Pete went to America and gradually, over time, he emerged from the valley of ashes.
After several years he returned home and for a time came to live in a flat at the top of our house in Ealing. Naturally, Sandy, Jane, Kate and Alex adored him.
He even let Jane and Kate take the controls of his aeroplane on various flights.
He was still looking for something in life, and eventually he found Jacqui, a gifted artist, with whom he found love and happiness.
Pete's other great love was the work of Shakespeare. So it is appropriate that Shakespeare should have the last word about Peter Tory.
His life was gentle; and the elements
So mixed in him, that Nature might stand up,
And say to all the world, This was a man.
Michael Winfield read John 14: 1-6, 27-29
Let not your heart be troubled: ye believe in God, believe also in me.
2 In my Father's house are many mansions: if it were not so, I would have told you. I go to prepare a place for you.
3 And if I go and prepare a place for you, I will come again, and receive you unto myself; that where I am, there ye may be also.
4 And whither I go ye know, and the way ye know.
5 Thomas saith unto him, Lord, we know not whither thou goest; and how can we know the way?
6 Jesus saith unto him, I am the way, the truth, and the life: no man cometh unto the Father, but by me.
27 Peace I leave with you, my peace I give unto you: not as the world giveth, give I unto you. Let not your heart be troubled, neither let it be afraid.
28 Ye have heard how I said unto you, I go away, and come again unto you. If ye loved me, ye would rejoice, because I said, I go unto the Father: for my Father is greater than I.
29 And now I have told you before it come to pass, that, when it is come to pass, ye might believe.
Paul Callan read Sonnet 30 by Shakespeare
When to the sessions of sweet silent thought
I summon up remembrance of things past,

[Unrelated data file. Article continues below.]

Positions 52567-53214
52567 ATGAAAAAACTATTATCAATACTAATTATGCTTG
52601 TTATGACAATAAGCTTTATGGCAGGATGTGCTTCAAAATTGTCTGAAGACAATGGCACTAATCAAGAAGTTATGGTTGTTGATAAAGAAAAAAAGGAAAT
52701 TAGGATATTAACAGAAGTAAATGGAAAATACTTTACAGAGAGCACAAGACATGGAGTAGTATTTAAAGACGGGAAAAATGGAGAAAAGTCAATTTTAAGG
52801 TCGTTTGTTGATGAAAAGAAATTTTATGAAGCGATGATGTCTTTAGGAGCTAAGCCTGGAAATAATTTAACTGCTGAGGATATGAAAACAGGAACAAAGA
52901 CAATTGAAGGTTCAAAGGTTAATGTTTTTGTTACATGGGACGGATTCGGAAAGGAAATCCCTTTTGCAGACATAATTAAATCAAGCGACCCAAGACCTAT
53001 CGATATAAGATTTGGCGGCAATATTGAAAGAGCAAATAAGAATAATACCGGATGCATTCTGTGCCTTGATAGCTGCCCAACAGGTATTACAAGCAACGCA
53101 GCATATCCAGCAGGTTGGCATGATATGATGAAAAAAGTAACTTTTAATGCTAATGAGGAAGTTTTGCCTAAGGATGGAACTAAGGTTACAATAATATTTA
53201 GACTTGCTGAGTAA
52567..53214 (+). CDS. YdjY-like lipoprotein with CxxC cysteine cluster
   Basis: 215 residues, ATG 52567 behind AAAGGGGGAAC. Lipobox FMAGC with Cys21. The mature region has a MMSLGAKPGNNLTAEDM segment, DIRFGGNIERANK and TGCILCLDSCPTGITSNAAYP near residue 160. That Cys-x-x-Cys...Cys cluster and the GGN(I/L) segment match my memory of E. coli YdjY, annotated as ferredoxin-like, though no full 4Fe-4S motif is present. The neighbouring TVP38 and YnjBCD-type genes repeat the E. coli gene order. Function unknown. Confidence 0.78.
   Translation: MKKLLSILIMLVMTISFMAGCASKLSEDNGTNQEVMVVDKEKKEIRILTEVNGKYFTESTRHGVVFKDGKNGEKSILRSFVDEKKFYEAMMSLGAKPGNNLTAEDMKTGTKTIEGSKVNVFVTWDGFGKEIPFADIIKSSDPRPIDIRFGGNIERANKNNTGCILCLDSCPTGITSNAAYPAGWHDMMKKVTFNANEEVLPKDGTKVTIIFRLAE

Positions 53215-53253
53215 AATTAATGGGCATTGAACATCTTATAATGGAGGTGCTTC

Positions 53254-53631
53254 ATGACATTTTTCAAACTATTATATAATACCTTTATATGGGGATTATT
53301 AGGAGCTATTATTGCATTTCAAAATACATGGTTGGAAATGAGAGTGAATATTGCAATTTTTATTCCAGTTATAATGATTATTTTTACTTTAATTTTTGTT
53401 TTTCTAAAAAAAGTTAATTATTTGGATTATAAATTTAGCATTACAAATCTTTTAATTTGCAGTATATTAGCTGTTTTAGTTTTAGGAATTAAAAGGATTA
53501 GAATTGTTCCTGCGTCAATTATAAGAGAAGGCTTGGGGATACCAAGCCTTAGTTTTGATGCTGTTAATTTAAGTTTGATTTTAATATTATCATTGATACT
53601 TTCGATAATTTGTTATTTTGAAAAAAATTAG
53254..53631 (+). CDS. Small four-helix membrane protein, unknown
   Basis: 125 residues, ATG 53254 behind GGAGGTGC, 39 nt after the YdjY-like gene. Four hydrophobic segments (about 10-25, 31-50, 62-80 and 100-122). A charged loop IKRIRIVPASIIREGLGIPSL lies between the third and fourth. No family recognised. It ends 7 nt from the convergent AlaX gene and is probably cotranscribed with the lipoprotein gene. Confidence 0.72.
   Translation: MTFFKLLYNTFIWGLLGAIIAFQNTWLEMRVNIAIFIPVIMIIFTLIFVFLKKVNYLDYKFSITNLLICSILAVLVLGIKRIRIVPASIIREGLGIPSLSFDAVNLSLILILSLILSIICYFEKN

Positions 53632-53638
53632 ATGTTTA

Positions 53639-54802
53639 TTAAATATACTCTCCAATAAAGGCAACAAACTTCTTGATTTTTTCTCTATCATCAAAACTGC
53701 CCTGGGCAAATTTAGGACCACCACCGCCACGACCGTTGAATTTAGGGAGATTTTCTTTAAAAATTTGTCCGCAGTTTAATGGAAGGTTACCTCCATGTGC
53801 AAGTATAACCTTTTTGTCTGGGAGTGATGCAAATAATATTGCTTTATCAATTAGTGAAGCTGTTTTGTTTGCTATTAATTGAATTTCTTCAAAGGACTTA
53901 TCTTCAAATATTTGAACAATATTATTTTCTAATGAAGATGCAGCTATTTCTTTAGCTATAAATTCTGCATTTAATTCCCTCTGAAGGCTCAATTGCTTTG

I sigh the lack of many a thing I sought,
And with old woes new wail my dear time's waste:
Then can I drown an eye, unused to flow,
For precious friends hid in death's dateless night,
And weep afresh love's long since cancell'd woe,
And moan the expense of many a vanish'd sight:
Then can I grieve at grievances foregone,
And heavily from woe to woe tell o'er
The sad account of fore-bemoaned moan,
Which I new pay as if not paid before.
But if the while I think on thee, dear friend,
All losses are restored and sorrows end.
Arnie Wilson read High Flight by John Gillespie Magee
Oh! I have slipped the surly bonds of Earth
And danced the skies on laughter-silvered wings;
Sunward I've climbed, and joined the tumbling mirth
of sun-split clouds, - and done a hundred things
You have not dreamed of - wheeled and soared and swung
High in the sunlit silence. Hov'ring there,
I've chased the shouting wind along, and flung
My eager craft through footless halls of air....
Up, up the long, delirious, burning blue
I've topped the wind-swept heights with easy grace.
Where never lark, or even eagle flew -
And, while with silent, lifting mind I've trod
The high untrespassed sanctity of space,-
Put out my hand, and touched the face of God.
Jeanette Bishop read read Peter's agonised take on the social scene as described in his Daily Express column by John Gillespie Magee
I first met Peter in 1980 when I went to work for him on the William Hickey column.
A few years later we moved together to The Star where one wag famously likened Peter to a piccolo player in a Rastafarian band.